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  • Spring Pet Safety

    Baby chicks, bunnies and ducks may seem like the perfect Easter basket addition, but think twice! These cute babies grow up into large, adult animals requiring full-time care.

    3/30/2020 11:37:00 AM

  • Monterey County Animal Services changes due to COVID-19

    In alignment with the County of Monterey’s and City of Salinas’ activation of emergency operations related to COVID-19, effective immediately, both Salinas Animal Services (SAS) and Monterey County Animal Services (MCAS) will be closed to the general public effective immediately through 3/31/20




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Published on July 23, 2018. Last modified on March 20, 2020

Warning - To Dogs - info below

Cyanobacteria occurrences increasing in inland waters

The occurrence of HABs appears to be increasing in inland waters of California, which has led to an increase in the public’s concern regarding potential health impacts to humans and animals, particularly dogs. HABs are responsible for illnesses and deaths of dogs, livestock, and wildlife every year in California. In 2017, state and local agencies posted 141 public health alerts at waterbodies throughout California. Reported HAB-related incidents last year included 25 domestic animal deaths, numerous fish and wildlife incidents, and 8 human incidents. Most blooms occur in spring to fall, but can begin earlier or continue year-round in some locations. The first indication of a HAB-related hazard in a local waterbody often originates from animal owners and veterinarians.

Resources are available to assist veterinarians to respond to incidents of suspected HAB-related illness in animals. The California Water Boards provide limited funding for confirmatory testing of HAB-related poisonings in canines, and can assist with HAB identification and early response in suspected exposure areas. State or local agencies can post warning signs at hazardous waterbodies to prevent additional animal poisonings.

Please use one of the following options to report HAB-related animal illnesses and mortalities (suspected or confirmed) to the centralized state database. Your reports will alert us of your need for assistance and will expedite state efforts to track the frequency, distribution and impacts of HABs in California:

  • Online: Freshwater Bloom Incident Form
  • Telephone: 1 (844) 729-6466 (Toll free)
  • Email: CyanoHAB.Reports@waterboards.ca.gov.

Reporting a HAB-related animal incident through any of the options above will trigger a multi-agency coordination effort consisting of the following:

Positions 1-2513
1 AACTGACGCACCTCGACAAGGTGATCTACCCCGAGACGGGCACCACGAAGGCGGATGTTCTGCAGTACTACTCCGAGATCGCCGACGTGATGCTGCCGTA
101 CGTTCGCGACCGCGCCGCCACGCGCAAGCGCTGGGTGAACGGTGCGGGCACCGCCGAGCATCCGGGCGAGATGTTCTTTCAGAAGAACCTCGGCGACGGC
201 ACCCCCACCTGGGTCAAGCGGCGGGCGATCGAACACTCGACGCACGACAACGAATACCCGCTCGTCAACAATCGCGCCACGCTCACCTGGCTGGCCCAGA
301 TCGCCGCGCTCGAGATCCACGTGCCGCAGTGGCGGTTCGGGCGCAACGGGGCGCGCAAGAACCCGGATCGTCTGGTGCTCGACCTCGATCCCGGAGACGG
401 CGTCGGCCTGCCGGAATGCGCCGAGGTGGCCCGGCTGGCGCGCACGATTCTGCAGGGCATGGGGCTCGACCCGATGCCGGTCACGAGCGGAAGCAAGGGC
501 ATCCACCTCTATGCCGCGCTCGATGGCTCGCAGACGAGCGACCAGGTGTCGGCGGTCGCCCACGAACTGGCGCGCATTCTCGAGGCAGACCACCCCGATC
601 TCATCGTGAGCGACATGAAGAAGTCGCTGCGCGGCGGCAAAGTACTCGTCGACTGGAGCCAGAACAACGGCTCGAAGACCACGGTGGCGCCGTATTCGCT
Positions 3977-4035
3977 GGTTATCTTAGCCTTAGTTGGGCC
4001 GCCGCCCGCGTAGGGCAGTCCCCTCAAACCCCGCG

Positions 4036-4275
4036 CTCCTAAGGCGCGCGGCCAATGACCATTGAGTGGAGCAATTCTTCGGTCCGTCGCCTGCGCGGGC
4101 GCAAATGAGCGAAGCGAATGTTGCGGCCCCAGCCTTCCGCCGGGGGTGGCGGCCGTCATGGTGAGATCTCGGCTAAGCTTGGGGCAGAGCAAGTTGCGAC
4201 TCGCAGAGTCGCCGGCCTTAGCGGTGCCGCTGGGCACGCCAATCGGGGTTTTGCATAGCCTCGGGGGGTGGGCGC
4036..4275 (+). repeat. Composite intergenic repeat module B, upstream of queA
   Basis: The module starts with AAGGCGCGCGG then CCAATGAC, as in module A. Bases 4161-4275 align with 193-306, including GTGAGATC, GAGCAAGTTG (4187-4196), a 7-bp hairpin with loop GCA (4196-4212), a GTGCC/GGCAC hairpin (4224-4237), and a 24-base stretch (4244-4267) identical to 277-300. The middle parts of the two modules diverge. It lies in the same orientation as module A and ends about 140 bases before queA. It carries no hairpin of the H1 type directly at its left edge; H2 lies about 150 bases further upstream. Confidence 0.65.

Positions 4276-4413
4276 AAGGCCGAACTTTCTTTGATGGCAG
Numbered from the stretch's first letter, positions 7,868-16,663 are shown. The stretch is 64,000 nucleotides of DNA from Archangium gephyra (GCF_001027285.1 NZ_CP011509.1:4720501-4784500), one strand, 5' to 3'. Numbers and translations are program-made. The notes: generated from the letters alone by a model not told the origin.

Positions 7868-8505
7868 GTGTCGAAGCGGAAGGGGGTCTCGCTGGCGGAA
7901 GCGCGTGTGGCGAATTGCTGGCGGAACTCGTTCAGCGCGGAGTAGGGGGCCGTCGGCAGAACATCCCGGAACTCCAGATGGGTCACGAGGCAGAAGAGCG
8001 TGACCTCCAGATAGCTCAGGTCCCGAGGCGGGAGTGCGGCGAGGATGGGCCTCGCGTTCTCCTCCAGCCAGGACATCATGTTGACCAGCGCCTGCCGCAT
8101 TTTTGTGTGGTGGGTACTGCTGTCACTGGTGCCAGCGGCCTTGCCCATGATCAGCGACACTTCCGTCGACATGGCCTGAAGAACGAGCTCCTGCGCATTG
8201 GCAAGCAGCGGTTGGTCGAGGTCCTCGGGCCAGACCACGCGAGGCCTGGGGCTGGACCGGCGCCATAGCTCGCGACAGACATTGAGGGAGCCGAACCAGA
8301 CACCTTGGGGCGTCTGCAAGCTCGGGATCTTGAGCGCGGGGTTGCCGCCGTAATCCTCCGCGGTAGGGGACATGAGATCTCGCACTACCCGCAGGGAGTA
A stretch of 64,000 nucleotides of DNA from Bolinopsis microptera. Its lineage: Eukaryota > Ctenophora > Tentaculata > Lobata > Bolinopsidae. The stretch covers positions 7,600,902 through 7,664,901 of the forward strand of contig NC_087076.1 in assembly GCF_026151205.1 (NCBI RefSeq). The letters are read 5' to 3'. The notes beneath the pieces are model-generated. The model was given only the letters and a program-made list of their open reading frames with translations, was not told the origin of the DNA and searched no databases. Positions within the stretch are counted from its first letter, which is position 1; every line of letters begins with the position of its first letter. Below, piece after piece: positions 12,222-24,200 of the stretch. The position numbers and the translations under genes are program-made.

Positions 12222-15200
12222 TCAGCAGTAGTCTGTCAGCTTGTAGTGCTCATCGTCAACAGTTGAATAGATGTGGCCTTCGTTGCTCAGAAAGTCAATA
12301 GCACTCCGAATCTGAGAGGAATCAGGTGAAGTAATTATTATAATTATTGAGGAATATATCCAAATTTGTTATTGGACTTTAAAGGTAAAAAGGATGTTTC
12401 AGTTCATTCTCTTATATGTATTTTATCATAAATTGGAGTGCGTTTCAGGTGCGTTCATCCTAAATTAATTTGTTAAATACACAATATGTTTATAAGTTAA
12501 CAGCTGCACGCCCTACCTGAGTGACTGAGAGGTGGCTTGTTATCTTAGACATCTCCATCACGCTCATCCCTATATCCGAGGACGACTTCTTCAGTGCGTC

• The California Water Boards will contact your office to coordinate the available assistance for confirmatory testing in canines. They will also gather information on the suspected exposure area in order to investigate the associated waterbody and coordinate with other government agencies involved in HAB response.

Common Signs

Common signs to watch for:
  • Vomiting/Being Sick
  • Diarrhea/Bloody Stools
  • Pale mucous membranes
  • Jaundice
  • Seizures/Fitting
  • Disorientation/Confusion
  • Coma
  • Shock
  • Excessive Drooling
  • Paralysis, Tremors
  • Difficulty breathing
  • Death
There is no antidote for the toxins produced by the bacteria, but if caught early enough, your vet will likely try to make your dog sick and attempt to flush the toxins from the body before they take hold.

Sadly, blue-green algae poisoning often eventually causes fatal liver failure.

These symptoms are commonly seen with other illnesses too, which are often less serious, but you should always call your vet if you are worried your pet is sick.

Why is blue-green algae dangerous to dogs?

Blooms of blue-green algae can produce harmful toxins which stop a dog’s liver from functioning properly. However, not all types of blue-green algae are dangerous.

Sadly, exposure to toxic blue-green algae is often fatal, and can also cause long term health problems in dogs that survive after drinking or swimming in algae-contaminated water. Some types of blue-green algae can kill a dog just 15 minutes to an hour after drinking contaminated water.

Dogs who have been swimming in water can get the algae caught in their fur, and can ingest it while cleaning themselves later on.

Concentrations of the algae vary throughout the year and may not always be harmful - but you can’t tell simply by looking at them whether or not they are dangerous, so it is best not to run the risk of allowing your dog to come into contact with water where the algae may be present.